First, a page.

“He (Trump) can – and should – declassify everything possible, letting Congress and the public see the truth.
That would put an end to the daily spin and conspiracy theories. It would puncture Democratic arguments that the administration is seeking to gain this information only for itself, to ‘undermine’ an investigation.”
I was listening to NPR this morning and it is too easy to just say that NPR’s coverage on the growing deep state developments is a joke. That is too easy, and dismisses the seriousness of NPR’s editorial tack. (Not that it is the only news outlet pursuing such a tack.)
Let me say that I used to enjoy NPR. But it has gone all in anti-Trump to a stupid level. In discussing Stefan Halper this morning the news network just left out huge pieces of the puzzle, like that Halper’s father-in-law was a CIA deputy director, and that Halper had been accused of pulling (similar) dirty tricks for George Bush Sr. (a former CIA Director) against Jimmy Carter in the 1980 election. These are 2 very important facts that NPR just happened to leave out of its Morning Edition analysis today.
The Wall Street Journal continues to counter the liberal mainstream media’s anti-Trump-ness, dropping uncomfortable truth-bombs and refusing to back off its intense pressure to get to the truth and hold those responsible, accountable; in a forum that is hard for the establishment to shrug off as ‘Alt-Right’ or ‘Nazi’ or be ‘punished’ by search- and social-media-giants.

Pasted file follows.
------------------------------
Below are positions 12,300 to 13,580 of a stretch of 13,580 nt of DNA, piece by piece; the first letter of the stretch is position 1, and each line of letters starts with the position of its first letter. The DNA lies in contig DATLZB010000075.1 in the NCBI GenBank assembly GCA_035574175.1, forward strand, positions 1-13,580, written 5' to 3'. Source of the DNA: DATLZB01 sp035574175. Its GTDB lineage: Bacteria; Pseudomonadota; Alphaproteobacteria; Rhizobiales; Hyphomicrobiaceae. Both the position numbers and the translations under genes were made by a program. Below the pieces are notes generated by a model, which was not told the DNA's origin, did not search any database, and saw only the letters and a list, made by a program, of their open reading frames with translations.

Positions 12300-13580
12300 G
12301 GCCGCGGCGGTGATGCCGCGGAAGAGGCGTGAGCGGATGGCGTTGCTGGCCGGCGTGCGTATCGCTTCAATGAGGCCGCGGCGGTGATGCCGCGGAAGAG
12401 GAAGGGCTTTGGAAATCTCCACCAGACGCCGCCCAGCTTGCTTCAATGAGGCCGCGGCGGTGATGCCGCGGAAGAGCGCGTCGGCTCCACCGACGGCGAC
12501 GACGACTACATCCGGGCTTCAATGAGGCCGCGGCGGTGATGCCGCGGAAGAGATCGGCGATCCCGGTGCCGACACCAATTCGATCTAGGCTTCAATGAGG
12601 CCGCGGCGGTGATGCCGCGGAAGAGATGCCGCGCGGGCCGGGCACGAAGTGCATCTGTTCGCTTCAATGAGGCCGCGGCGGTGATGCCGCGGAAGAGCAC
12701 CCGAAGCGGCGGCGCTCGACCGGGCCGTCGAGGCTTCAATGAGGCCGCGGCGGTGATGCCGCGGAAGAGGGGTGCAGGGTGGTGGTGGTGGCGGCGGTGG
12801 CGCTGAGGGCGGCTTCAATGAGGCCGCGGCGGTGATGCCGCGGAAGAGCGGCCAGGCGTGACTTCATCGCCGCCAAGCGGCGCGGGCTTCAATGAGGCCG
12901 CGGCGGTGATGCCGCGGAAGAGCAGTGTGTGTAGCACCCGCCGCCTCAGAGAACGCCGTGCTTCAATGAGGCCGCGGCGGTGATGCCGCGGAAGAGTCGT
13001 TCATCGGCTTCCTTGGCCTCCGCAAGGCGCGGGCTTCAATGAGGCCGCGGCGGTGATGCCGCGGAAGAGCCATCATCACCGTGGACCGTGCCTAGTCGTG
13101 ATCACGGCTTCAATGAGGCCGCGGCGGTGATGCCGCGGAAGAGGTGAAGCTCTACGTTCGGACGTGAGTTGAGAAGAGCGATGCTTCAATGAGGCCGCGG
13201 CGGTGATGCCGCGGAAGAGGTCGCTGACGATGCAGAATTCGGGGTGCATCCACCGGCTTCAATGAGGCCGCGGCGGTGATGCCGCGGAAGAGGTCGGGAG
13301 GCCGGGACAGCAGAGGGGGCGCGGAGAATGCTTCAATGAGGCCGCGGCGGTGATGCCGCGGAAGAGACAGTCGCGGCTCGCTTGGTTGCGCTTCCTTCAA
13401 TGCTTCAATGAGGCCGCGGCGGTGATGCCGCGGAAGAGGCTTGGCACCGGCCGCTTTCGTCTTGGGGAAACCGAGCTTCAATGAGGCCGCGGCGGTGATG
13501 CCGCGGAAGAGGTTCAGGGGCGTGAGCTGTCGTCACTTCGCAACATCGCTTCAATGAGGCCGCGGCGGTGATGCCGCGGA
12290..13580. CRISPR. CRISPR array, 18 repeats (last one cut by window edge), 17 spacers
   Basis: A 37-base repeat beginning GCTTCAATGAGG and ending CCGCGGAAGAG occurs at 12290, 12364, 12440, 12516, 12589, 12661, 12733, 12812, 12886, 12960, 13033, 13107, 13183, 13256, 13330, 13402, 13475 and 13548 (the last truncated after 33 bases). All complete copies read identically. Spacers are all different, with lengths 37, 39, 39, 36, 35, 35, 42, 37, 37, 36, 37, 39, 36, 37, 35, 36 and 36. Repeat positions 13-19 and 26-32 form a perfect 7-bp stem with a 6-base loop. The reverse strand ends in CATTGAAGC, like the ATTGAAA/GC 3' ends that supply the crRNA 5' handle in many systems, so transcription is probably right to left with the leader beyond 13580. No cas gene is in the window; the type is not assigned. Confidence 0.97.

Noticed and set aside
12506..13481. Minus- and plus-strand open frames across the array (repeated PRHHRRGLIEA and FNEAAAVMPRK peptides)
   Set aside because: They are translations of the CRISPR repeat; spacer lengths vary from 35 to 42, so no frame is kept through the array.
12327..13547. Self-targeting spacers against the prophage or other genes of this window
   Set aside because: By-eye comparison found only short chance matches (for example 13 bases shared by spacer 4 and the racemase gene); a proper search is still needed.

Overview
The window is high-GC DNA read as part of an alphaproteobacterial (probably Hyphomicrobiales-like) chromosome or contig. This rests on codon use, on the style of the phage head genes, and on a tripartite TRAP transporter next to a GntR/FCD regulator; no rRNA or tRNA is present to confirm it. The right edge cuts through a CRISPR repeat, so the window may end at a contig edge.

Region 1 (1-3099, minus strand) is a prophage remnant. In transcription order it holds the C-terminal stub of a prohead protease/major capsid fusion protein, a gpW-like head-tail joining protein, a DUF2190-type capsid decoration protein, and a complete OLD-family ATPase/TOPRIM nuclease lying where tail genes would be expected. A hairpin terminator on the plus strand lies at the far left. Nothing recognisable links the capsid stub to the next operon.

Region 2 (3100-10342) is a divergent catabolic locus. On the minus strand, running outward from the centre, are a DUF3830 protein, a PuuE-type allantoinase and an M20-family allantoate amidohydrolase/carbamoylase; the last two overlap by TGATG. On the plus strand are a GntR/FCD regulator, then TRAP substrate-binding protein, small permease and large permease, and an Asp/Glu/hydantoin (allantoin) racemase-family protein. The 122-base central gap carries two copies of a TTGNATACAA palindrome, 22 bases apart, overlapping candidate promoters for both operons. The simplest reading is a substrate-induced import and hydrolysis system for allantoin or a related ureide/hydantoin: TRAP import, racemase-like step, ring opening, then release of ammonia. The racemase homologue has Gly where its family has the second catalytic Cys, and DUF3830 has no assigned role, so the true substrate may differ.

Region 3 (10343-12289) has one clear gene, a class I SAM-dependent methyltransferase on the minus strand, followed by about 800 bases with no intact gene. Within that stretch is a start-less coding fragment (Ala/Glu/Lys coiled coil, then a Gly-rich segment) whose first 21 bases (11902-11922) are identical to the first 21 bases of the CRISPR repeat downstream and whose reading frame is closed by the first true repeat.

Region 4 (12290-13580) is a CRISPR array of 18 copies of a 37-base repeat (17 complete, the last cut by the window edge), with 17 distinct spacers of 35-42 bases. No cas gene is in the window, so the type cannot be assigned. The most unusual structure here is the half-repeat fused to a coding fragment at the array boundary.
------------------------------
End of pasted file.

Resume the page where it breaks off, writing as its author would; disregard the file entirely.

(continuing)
And once again Kimberley Strassel – who by now has become the focus of social media attacks for her truth-seeking and honest reportage – does it again this morning, as she asks, rhetorically, why the FBI and Justice Department contuning evading congressional oversight?
Yes. That is very good question indeed.
(From The Wall Street Journal)
Democrats and their media allies are again shouting “constitutional crisis,” this time claiming President Trump has waded too far into the Russia investigation. The howls are a diversion from the actual crisis: the Justice Department’s unprecedented contempt for duly elected representatives, and the lasting harm it is doing to law enforcement and to the department’s relationship with Congress.
The conceit of those claiming Mr. Trump has crossed some line in ordering the Justice Department to comply with oversight is that “investigators” are beyond question. We are meant to take them at their word that they did everything appropriately. Never mind that the revelations of warrants and spies and dirty dossiers and biased text messages already show otherwise.
We are told that Mr. Trump cannot be allowed to have any say over the Justice Department’s actions, since this might make him privy to sensitive details about an investigation into himself. We are also told that Congress – a separate branch of government, a primary duty of which is oversight – cannot be allowed to access Justice Department material. House Intelligence Committee Chairman Devin Nunes can’t be trusted to view classified information – something every intelligence chairman has done – since he might blow a source or method, or tip off the president.
That’s a political judgment, but it holds no authority. The Constitution set up Congress to act as a check on the executive branch—and it’s got more than enough cause to do some checking here. Yet the Justice Department and Federal Bureau of Investigation have spent a year disrespecting Congress—flouting subpoenas, ignoring requests, hiding witnesses, blacking out information, and leaking accusations.
A big part of this is that some in the bureaucracy are stonewalling and slow walking everything in the hope that the mid-terms will go against Trump and then they can run for cover – and the truth, what appears to be the truth, can remain officially suppressed.